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June 2008

Advanced Oracle Troubleshooting Guide, Part 5: Sampling V$ stuff with WaitProf. Really fast. Using SQL!

I bet you thought I’ll be writing about direct SGA access?! ;)

Nope!

Direct SGA access has excellent troubleshooting potential (as long as you know the shared memory data structures), but it has one major drawback – very few companies have such tools already in place in their production systems.

I have occasionally been called in to solve an urgent performance problem, happening right now and it needs solving immediately! And did I mention, these are critical production systems. Where you can’t just install binary executables freshly downloaded off internet. In fact you would want to diagnose the issue with minimal impact and changes required to those production environments (and that leaves sql tracing out the first round troubleshooting tools for me as well!)

Advanced Oracle Troubleshooting Guide, Part 5: Sampling V$ stuff with WaitProf. Really fast. Using SQL!

I bet you thought I’ll be writing about direct SGA access?! ;)

Nope!

Direct SGA access has excellent troubleshooting potential (as long as you know the shared memory data structures), but it has one major drawback – very few companies have such tools already in place in their production systems.

I have occasionally been called in to solve an urgent performance problem, happening right now and it needs solving immediately! And did I mention, these are critical production systems. Where you can’t just install binary executables freshly downloaded off internet. In fact you would want to diagnose the issue with minimal impact and changes required to those production environments (and that leaves sql tracing out the first round troubleshooting tools for me as well!)

Performance Tools Quick Reference Guide

There’s a nice Metalink Note 438452.1 about various less known Oracle performance tuning utilities.
If you haven’t heard about things like StackX, LTOM, HangFG, SQLTXPLAIN, OS_Watcher or OPDG then it’s time to check this note out! :)

Performance Tools Quick Reference Guide

There’s a nice Metalink Note 438452.1 about various less known Oracle performance tuning utilities.
If you haven’t heard about things like StackX, LTOM, HangFG, SQLTXPLAIN, OS_Watcher or OPDG then it’s time to check this note out! :)

Advanced Oracle Troubleshooting Guide, Part 4: Diagnosing a long parsing issue

There was a recent thread in Oracle Forums about a session getting stuck somewhere when a specific SQL was issued. The SQL executed did not return at all unless ORDERED hint was used. Even the EXPLAIN PLAN command (which only parses the statement, doesn’t execute it) did never return.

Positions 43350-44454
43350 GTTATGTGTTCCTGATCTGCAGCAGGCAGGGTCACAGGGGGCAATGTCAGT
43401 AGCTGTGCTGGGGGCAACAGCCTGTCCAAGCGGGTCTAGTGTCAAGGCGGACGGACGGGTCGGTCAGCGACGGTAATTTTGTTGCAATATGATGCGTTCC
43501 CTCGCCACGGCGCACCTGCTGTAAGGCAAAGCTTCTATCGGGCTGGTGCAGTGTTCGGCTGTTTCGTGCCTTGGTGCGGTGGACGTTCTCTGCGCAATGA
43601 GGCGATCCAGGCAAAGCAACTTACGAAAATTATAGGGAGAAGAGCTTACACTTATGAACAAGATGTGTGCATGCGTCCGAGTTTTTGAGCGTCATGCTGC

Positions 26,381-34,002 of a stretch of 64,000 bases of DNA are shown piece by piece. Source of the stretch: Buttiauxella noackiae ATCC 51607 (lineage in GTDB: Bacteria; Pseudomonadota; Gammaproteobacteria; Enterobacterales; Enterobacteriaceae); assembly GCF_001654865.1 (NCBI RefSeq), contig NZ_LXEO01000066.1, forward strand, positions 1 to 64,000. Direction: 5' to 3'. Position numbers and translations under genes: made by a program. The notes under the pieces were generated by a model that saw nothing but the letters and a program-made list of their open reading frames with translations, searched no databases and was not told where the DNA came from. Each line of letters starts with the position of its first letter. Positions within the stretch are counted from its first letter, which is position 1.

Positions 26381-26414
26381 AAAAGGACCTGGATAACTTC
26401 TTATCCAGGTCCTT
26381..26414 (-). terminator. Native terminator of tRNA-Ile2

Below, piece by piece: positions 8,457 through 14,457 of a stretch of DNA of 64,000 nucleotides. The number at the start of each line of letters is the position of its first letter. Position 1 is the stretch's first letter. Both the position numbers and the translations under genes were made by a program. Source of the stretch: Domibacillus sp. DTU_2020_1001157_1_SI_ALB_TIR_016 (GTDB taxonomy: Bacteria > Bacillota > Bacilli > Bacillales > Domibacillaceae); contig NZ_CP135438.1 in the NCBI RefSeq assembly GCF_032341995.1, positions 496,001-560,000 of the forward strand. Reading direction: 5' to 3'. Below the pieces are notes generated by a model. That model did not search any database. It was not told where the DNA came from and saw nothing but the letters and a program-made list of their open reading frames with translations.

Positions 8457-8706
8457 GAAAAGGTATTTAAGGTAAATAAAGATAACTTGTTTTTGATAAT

Classic tracing + tkprof techniques didn’t show much (just some recursive queries consuming insignificant amounts of time).

The proven V$SESSION_WAIT sampling technique didn’t reveal anything as it showed the session being constantly on CPU (the wait state = ‘WAITED KNOWN TIME’ which means session is on CPU) and SEQ# didn’t increase (which means that wait state did not change over time).

Advanced Oracle Troubleshooting Guide, Part 4: Diagnosing a long parsing issue

There was a recent thread in Oracle Forums about a session getting stuck somewhere when a specific SQL was issued. The SQL executed did not return at all unless ORDERED hint was used. Even the EXPLAIN PLAN command (which only parses the statement, doesn’t execute it) did never return.

Classic tracing + tkprof techniques didn’t show much (just some recursive queries consuming insignificant amounts of time).

The proven V$SESSION_WAIT sampling technique didn’t reveal anything as it showed the session being constantly on CPU (the wait state = ‘WAITED KNOWN TIME’ which means session is on CPU) and SEQ# didn’t increase (which means that wait state did not change over time).

Snapper shortcut

I have a (very) small script called sn.sql which I use as a wrapper around snapper (maybe I should’ve called it Snapper Wrapper but it’s too long name for the purpose :)
The idea is to have to type less when running Snapper with default options (take 1 snapshot, output to screen and display Session tats,Wait events and Time model stats).
Whenever there’s a performance issue with a session I first quickly run @sn , for example:

Snapper shortcut

I have a (very) small script called sn.sql which I use as a wrapper around snapper (maybe I should’ve called it Snapper Wrapper but it’s too long name for the purpose :)
The idea is to have to type less when running Snapper with default options (take 1 snapshot, output to screen and display Session tats,Wait events and Time model stats).
Whenever there’s a performance issue with a session I first quickly run @sn , for example: